I finally read a book which has been on my bookshelf for more than two decades. I’ve dipped into it every so often over the years, but on each occasion a feeling would surface that the material was out of reach of my understanding. Sufficiently out of reach, in fact, that perseverance never seemed a worthwhile option.
The book is a German copy of Vedanta – Voice of Freedom, by Swami Vivekananda. It examines the ideas behind non-duality, shedding further light on the experiences I had during the magical five days at the silent retreat in August. Whilst reading it, my mind sometimes wandered towards thoughts of what might have been, had I only been able to read it earlier. But that’s the issue here. And that’s the subject of this post. We are always where we need to be.
Over two decades the book travelled with me as I repeatedly settled in various countries: Germany, England, Germany again, and finally The Netherlands. I built a golden-ratio bookcase in 2005, where the book sat patiently for thirteen years, waiting to be discovered; a metaphor for its core message of realising the self: always available, but mostly untouched.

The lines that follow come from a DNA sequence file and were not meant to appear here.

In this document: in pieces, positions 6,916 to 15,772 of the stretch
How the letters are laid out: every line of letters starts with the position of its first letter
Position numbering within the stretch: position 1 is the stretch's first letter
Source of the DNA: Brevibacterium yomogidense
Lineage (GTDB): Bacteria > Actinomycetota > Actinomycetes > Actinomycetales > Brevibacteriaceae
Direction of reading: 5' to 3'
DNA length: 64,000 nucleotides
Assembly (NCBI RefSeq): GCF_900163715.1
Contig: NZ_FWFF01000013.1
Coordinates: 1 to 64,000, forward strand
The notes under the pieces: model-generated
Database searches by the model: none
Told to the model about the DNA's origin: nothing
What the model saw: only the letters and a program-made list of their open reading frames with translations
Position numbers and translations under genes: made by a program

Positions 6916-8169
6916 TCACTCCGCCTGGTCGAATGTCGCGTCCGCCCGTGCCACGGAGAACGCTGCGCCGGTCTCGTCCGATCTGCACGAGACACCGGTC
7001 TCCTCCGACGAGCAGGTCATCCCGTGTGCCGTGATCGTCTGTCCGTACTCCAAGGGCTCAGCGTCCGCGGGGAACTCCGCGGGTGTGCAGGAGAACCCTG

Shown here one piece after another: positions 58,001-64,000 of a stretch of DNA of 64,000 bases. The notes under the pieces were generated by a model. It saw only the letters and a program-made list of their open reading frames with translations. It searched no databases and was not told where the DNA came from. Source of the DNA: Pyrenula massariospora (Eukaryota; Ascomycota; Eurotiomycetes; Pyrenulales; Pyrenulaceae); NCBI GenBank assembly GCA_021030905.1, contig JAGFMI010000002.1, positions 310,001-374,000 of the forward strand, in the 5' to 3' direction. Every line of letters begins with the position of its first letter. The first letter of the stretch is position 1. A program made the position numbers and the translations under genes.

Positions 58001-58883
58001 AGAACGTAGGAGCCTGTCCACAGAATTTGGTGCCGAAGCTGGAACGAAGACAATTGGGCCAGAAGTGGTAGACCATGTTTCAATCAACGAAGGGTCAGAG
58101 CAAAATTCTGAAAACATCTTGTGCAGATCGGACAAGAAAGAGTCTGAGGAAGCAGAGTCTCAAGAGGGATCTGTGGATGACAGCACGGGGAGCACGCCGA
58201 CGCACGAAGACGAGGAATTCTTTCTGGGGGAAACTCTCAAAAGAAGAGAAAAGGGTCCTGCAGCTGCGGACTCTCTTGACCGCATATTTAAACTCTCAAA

There are other books from the same period in my life when, inspired by an Indian colleague and spiritual teacher, I bought books by Vivekananda and others. I never got far with them because the material always and inevitably ventured into the esoteric. Also, and more relevantly, I was too distracted by all the things this very book points to as reasons why we find it so hard to let go.
We are are deeply distracted by our attachment to everything external. The world of things and the phenomenon of identity have such a hold over us that it can take lifetimes for us to realise. We are so invested in everything we perceive, that only a fundamental shift in perspective can help us to see through the illusion. And even though that shift may be sitting on our own bookshelf, other events may have to happen before we are able to see its truth clearly enough.
That’s how it has been in my case. Years have gone by since I bought the book. But when I picked it up this time, I found it easy to immerse myself in every line. Indeed, since the Mooji retreat, I have revisited a number of texts and commentaries, and where incomprehension once thrived, there is now familiarity. I feel the same sense of fluency I have felt in the past; first when learning German, and later as I began to understand Karaj’s teachings. (See the post, ‘The Lifecycle Of Development’.)
So you see, a couple of decades is nothing. And even though we may retrospectively wish we’d listened or persisted when we had the chance, if we relax, we are able to reassure ourselves that we are always where we need to be. Whatever may seem to stand in our way, is not an obstacle at all. It is part of the unveiling, leading us always and inevitably back to the source of wisdom, truth and freedom.